About The Activity
Blue Lagoon is the most visited spot for all those travellers that are visiting Norway. The lagoon is located in a lava field in Grindavik on the Reykjanes Peninsula. The reasons of its natural hotness can be given to a number of volcanoes and a lot of natural geothermal pools attached to it. Heading off to see the Aurora Borealis in Iceland? Northern Lights trips will become even more of an experience to remember if you include a visit to the famous Blue Lagoon - one of the most popular attractions in Iceland. Northern Lights will naturally be the highlight of your trip, but a visit to the Blue Lagoon is very special indeed.
One of the country's most stunning delights is located in a lava field in Grindavik on the Reykjanes Peninsula, only 45 minutes drive from Reykjavik, the capital of the country. Although it attracts a huge number of tourists every year, even the greatest skeptics cannot fail to be impressed by what they see when they arrive.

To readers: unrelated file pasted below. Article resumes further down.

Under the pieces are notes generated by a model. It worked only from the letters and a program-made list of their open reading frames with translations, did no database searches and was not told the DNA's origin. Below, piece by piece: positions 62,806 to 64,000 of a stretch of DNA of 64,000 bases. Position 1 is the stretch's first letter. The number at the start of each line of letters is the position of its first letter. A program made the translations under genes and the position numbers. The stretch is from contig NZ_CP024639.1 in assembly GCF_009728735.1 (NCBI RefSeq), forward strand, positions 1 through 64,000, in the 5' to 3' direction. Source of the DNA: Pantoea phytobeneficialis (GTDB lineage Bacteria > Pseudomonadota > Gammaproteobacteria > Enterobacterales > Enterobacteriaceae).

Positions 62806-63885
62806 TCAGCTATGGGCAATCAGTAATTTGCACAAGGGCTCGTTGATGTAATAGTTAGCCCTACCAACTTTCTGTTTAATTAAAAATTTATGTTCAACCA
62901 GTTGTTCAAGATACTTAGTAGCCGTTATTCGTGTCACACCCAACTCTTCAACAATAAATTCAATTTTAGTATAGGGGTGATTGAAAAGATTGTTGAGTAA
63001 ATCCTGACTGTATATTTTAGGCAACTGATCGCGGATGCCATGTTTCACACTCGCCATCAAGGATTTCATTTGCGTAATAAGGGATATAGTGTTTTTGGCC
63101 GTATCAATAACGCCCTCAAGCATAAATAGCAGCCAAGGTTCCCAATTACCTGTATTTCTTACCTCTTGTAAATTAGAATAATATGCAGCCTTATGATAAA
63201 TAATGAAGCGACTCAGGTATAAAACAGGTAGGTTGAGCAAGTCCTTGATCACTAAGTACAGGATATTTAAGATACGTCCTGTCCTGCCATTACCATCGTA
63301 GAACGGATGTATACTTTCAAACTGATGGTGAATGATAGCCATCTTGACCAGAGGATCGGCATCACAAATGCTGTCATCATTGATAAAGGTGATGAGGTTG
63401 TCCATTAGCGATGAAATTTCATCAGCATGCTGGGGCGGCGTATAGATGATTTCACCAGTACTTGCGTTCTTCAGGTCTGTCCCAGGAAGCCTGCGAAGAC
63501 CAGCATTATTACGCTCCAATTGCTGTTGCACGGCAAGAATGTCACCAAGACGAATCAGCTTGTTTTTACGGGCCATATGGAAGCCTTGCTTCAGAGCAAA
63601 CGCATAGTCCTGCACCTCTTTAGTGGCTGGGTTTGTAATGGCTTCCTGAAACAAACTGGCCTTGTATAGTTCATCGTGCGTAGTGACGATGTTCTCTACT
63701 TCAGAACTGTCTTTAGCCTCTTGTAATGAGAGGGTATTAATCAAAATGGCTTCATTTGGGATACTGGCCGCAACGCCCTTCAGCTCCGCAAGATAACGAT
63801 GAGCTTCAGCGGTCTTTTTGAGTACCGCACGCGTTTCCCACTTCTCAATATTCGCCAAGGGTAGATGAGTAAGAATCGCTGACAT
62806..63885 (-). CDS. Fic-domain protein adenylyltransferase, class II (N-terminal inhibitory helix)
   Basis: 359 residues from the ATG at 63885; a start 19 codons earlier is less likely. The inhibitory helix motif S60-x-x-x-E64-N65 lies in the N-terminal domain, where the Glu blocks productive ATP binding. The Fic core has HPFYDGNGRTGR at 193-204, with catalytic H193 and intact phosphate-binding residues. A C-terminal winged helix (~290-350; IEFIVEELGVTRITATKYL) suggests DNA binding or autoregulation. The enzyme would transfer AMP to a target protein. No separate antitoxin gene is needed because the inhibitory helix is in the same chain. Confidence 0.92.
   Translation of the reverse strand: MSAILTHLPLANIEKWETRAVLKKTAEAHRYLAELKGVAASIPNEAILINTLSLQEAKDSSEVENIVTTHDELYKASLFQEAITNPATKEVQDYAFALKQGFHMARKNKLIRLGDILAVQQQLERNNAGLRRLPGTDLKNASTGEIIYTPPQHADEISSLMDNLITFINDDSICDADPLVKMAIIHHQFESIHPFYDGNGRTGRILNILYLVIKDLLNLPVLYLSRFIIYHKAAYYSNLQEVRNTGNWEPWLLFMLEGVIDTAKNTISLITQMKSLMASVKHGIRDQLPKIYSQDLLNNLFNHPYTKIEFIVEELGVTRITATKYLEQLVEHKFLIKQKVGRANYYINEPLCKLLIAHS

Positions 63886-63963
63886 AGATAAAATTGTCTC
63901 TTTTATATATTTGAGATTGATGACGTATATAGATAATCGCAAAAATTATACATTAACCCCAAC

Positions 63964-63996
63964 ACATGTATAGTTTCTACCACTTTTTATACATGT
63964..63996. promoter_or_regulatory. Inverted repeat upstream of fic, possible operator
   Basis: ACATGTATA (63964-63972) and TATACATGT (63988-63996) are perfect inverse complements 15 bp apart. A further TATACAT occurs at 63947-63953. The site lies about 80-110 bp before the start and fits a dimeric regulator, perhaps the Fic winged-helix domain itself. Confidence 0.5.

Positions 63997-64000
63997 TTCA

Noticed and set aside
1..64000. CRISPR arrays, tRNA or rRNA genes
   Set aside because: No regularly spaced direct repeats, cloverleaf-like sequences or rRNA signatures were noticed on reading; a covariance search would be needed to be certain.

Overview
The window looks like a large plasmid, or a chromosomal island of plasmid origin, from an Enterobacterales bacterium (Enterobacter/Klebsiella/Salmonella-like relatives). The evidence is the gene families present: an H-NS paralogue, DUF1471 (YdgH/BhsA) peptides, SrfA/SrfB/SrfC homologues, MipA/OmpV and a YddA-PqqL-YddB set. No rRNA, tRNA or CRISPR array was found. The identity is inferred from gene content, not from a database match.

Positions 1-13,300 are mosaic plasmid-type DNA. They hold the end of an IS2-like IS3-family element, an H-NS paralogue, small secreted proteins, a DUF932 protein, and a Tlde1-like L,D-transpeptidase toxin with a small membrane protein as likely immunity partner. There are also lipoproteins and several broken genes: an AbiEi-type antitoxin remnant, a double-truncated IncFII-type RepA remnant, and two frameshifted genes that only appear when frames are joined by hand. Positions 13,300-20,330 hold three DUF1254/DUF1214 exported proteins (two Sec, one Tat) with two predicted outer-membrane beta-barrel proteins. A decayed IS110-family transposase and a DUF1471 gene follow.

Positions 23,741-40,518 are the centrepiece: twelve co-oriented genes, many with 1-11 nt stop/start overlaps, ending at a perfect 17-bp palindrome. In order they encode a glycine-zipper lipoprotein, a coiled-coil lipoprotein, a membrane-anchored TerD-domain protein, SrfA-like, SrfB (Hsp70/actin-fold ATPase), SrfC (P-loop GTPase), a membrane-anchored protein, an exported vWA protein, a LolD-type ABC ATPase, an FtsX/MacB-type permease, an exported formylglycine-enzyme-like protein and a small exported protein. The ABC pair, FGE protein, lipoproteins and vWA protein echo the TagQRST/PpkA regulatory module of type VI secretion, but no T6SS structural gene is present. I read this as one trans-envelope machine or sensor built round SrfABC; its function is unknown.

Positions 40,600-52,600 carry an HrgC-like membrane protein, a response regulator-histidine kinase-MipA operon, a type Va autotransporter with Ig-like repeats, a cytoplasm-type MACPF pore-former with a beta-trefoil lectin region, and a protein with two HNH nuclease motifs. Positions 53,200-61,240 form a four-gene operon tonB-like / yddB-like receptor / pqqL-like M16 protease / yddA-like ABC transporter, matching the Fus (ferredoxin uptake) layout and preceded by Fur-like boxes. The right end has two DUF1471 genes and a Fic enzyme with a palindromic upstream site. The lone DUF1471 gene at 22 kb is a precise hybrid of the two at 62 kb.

There are approximately six million litres of geothermal water in the lagoon (which is reputed to be extremely good for the skin), all of which originates from 2000m below the surface of the earth. As the water reaches the surface it takes on a milky appearance due to the minerals it has acquired along its journey. The temperature of the water remains at a constant 37-39 degrees Celsius, making it a very pleasant place to take a dip - despite the prevailing cold weather conditions.
The area around the lagoon is well protected, and includes a sauna, a steam bath carved out of a lava cave, and a stunning massaging waterfall. The magical atmosphere wows visitors and, as they slap on the white silica mud to cleanse their skin, they can marvel at the surreal lunar backdrop that makes this wonderful place even more spectacular. The experience of dipping into this warm, cloudy aquamarine water and feeling the therapeutic powers envelop you as the steam rises is truly magical - and if you come at sunset, the atmosphere is even more special.